‘To give is better than to receive?’ Couples massage significantly benefits both partners’ wellbeing

Sayuri M Naruse, Piers Cornelissen, Mark Moss

Research output: Contribution to journalArticlepeer-review

1 Citation (Scopus)
9 Downloads (Pure)

Abstract

This experimental study evaluated the differential effects of ‘giving’ and ‘receiving’ massage on wellbeing in healthy but stressed couples. Forty-two volunteers started the study and of these, 38 (i.e. 19 couples) completed a 3-week massage course. Emotional stress and mental clarity were assessed before and after mutual massage between each pair of adults belonging to a couple at home. While massage benefitted both parties’ wellbeing within a session, critically we found no differences in wellbeing between those ‘giving’ and ‘receiving’ massage. These novel findings suggest that home-based massage may be advocated to couples as a ‘selves-care’, health-promoting behaviour.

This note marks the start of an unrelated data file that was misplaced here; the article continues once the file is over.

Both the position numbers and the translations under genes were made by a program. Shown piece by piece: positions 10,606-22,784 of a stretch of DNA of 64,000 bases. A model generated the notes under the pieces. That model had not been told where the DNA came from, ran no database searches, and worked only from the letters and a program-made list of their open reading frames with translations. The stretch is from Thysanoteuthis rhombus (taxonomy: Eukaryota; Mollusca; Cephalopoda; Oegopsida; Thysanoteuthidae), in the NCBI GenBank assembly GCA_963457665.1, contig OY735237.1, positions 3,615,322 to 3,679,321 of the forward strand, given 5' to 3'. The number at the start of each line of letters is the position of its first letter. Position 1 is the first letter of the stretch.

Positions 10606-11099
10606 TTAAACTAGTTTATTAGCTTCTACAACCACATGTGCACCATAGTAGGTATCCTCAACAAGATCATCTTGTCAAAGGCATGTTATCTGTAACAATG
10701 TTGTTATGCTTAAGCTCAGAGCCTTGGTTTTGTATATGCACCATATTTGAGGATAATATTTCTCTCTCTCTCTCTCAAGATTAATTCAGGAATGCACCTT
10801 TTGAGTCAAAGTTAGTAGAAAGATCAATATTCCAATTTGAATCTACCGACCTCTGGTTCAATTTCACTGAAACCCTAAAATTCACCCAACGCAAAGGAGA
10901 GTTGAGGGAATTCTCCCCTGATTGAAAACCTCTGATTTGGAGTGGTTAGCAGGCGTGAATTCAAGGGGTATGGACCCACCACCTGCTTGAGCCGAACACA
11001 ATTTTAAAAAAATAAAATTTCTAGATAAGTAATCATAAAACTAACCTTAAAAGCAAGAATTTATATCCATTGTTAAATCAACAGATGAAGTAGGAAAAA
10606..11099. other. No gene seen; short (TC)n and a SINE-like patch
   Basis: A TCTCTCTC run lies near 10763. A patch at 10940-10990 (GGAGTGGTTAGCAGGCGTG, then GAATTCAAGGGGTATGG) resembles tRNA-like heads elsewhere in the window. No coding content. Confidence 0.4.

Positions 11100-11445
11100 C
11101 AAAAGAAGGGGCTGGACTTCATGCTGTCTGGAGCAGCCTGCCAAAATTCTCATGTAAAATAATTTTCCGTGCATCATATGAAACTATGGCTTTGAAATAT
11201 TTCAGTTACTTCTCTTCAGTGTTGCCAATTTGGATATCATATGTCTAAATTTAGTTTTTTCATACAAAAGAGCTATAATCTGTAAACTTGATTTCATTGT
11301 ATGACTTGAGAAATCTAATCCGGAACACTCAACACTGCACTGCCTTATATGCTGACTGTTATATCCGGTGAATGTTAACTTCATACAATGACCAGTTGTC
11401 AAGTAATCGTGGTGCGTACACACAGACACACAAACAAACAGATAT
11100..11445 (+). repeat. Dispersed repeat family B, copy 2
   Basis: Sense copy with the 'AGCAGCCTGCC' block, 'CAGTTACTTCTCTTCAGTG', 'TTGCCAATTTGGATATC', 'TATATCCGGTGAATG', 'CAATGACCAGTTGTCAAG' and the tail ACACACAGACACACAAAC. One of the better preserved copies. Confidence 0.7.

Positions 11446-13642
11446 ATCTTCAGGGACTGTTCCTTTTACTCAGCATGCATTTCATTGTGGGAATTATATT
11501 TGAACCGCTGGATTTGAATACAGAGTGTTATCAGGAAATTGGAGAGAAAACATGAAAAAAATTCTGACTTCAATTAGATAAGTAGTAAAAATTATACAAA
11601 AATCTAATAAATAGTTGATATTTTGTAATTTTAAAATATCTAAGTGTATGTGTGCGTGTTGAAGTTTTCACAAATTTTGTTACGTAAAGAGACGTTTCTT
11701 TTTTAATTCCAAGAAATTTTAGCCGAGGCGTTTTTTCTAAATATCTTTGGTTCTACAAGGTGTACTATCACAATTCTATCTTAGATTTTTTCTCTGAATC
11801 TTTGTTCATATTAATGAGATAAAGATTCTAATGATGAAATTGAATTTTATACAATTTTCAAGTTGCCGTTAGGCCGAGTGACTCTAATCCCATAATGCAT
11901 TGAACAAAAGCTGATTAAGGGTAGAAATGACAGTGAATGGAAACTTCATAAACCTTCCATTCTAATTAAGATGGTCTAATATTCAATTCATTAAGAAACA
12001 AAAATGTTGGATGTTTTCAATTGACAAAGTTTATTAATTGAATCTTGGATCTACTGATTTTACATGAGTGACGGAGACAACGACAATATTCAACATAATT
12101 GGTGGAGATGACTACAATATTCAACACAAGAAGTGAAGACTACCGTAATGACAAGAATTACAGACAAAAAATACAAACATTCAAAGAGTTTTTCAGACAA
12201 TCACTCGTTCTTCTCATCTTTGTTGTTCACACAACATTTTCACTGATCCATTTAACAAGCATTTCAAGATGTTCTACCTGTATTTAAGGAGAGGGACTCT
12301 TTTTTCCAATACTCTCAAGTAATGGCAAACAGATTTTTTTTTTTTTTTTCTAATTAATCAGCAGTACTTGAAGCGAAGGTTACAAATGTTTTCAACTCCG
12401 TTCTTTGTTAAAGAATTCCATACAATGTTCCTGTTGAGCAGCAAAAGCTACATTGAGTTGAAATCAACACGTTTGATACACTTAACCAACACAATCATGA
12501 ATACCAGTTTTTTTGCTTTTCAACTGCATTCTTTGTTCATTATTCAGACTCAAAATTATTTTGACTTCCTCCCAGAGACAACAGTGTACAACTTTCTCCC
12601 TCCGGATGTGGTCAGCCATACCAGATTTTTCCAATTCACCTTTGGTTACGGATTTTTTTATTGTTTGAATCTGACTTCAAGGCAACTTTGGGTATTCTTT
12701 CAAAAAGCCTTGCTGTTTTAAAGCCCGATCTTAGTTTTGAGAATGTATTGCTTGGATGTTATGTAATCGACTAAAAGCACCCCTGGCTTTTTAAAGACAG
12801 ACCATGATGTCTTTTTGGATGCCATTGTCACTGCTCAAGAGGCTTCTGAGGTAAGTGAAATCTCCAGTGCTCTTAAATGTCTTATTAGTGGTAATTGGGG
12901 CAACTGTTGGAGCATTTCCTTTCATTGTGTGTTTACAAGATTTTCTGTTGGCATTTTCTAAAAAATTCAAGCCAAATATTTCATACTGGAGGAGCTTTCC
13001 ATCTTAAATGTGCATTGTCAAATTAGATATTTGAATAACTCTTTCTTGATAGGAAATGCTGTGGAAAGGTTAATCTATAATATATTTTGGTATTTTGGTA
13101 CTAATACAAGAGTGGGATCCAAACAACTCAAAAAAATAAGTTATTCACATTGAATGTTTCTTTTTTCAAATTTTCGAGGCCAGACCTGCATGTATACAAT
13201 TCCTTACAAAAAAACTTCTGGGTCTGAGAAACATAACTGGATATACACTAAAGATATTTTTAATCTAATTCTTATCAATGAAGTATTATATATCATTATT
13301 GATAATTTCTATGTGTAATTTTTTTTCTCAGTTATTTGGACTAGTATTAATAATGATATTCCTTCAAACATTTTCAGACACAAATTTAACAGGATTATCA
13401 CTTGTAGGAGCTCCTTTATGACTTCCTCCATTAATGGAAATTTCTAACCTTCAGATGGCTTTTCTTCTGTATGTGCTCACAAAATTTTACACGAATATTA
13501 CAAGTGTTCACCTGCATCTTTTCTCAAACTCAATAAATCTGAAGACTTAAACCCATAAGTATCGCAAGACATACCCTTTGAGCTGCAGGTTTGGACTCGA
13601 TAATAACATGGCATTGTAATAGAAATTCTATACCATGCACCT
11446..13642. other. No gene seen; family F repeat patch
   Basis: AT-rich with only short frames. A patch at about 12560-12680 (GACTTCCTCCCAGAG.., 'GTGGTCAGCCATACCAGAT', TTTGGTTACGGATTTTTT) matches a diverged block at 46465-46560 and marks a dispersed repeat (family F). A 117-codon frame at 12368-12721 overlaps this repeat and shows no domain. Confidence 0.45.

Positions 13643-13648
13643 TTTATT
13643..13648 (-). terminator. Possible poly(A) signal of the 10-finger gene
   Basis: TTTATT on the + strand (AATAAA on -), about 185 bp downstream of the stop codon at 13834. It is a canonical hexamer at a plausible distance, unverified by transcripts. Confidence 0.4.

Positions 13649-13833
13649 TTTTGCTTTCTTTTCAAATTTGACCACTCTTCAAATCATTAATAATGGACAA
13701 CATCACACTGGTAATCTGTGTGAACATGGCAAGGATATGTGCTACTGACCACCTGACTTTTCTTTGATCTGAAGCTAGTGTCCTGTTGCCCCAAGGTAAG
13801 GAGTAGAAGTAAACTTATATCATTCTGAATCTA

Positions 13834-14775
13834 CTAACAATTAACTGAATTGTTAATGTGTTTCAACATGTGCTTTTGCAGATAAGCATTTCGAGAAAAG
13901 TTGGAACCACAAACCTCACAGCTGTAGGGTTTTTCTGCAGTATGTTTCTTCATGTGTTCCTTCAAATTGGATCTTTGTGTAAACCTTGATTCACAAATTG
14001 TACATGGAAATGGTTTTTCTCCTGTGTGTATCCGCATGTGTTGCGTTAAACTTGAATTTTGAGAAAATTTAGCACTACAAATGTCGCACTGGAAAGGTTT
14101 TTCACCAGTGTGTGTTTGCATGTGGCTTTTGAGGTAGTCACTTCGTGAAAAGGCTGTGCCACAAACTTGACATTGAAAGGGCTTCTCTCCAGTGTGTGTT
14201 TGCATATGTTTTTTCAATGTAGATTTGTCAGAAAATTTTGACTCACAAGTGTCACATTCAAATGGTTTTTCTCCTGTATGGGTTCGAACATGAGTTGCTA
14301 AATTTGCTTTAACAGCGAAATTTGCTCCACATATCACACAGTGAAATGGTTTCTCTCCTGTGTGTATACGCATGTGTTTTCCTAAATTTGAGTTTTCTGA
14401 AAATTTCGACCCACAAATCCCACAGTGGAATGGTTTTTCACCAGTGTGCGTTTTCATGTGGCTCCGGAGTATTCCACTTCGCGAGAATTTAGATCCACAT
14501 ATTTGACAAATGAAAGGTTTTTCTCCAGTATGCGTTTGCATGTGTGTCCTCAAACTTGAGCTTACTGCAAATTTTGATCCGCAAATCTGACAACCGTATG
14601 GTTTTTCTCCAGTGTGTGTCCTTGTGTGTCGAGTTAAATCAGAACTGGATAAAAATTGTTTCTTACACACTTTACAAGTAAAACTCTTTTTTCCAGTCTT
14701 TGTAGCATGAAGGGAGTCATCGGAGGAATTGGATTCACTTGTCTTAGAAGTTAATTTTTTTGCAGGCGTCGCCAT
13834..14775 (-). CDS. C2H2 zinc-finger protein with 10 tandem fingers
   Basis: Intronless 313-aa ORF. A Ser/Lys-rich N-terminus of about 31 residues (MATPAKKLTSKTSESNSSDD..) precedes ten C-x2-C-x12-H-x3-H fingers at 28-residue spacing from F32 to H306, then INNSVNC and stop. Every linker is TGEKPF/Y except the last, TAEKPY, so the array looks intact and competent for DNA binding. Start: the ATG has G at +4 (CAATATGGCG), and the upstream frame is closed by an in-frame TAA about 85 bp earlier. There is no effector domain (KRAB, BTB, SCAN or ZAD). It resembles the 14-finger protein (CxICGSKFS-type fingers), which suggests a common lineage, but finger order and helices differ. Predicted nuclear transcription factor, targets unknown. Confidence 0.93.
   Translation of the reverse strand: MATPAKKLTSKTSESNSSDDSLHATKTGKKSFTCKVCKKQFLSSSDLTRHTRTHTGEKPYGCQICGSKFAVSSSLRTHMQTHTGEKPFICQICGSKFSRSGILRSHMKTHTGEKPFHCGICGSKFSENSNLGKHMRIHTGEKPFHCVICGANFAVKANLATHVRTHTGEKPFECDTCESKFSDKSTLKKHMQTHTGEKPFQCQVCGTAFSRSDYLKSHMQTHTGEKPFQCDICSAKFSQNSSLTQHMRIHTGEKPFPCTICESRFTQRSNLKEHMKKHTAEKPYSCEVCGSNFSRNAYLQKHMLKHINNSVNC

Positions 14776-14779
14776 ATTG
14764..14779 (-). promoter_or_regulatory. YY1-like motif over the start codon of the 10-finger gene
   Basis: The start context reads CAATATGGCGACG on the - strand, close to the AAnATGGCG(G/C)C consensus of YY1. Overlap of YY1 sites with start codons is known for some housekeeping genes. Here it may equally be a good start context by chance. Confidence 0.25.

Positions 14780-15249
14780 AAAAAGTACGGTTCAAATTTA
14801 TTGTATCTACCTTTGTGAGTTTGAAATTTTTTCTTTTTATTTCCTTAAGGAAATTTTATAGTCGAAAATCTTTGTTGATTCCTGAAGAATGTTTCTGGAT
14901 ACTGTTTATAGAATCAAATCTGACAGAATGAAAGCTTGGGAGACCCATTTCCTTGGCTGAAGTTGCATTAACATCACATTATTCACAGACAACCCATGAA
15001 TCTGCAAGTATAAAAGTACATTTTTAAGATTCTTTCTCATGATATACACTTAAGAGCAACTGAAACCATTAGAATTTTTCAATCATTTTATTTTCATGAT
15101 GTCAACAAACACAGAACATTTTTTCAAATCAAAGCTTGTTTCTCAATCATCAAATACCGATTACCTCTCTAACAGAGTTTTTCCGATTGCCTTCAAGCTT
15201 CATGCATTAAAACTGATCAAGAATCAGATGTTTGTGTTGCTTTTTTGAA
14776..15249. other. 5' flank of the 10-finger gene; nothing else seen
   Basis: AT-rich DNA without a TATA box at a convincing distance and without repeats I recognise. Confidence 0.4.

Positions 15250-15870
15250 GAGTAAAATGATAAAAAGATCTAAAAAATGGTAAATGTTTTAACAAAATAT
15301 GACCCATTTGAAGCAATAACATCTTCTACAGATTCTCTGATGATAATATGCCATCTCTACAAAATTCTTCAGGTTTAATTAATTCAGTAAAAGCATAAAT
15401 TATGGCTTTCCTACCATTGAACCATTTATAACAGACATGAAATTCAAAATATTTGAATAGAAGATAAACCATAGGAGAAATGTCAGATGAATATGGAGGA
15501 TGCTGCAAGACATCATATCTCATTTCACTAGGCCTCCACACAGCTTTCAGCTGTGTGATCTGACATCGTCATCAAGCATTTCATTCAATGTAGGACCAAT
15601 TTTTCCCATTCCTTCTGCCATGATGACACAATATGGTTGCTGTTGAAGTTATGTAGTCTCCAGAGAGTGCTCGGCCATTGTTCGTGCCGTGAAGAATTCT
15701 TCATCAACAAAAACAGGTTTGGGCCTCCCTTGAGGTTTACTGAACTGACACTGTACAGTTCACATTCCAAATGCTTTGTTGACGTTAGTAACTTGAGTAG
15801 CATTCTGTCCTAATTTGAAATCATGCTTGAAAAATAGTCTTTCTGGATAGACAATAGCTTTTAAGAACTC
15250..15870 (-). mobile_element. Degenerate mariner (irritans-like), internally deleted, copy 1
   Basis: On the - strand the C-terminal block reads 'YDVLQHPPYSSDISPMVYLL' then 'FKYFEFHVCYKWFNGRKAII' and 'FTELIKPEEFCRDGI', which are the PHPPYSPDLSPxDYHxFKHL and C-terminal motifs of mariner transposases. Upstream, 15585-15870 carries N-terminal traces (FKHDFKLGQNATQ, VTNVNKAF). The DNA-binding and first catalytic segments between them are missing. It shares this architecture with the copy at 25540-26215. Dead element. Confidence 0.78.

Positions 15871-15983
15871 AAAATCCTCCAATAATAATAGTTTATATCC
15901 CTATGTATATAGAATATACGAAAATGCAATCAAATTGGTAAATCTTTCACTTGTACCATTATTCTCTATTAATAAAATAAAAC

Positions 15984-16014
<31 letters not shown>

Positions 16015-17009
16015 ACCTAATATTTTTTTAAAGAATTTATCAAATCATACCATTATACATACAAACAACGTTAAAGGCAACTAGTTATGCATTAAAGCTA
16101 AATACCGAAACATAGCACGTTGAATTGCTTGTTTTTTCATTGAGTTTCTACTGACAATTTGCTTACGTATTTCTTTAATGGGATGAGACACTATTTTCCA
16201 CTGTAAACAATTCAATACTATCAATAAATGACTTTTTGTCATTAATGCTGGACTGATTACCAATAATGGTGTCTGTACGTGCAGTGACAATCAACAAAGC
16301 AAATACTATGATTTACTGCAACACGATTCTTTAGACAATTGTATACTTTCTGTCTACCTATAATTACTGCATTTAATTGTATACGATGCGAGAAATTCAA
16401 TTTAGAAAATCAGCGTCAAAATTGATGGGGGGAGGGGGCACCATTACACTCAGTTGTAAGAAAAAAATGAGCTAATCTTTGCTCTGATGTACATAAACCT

Original languageEnglish
Pages (from-to)1576-1586
JournalJournal of Health Psychology
Volume25
Issue number10-11
Early online date2 Apr 2018
DOIs
Publication statusPublished - 1 Sep 2020

Fingerprint

Dive into the research topics of '‘To give is better than to receive?’ Couples massage significantly benefits both partners’ wellbeing'. Together they form a unique fingerprint.

Cite this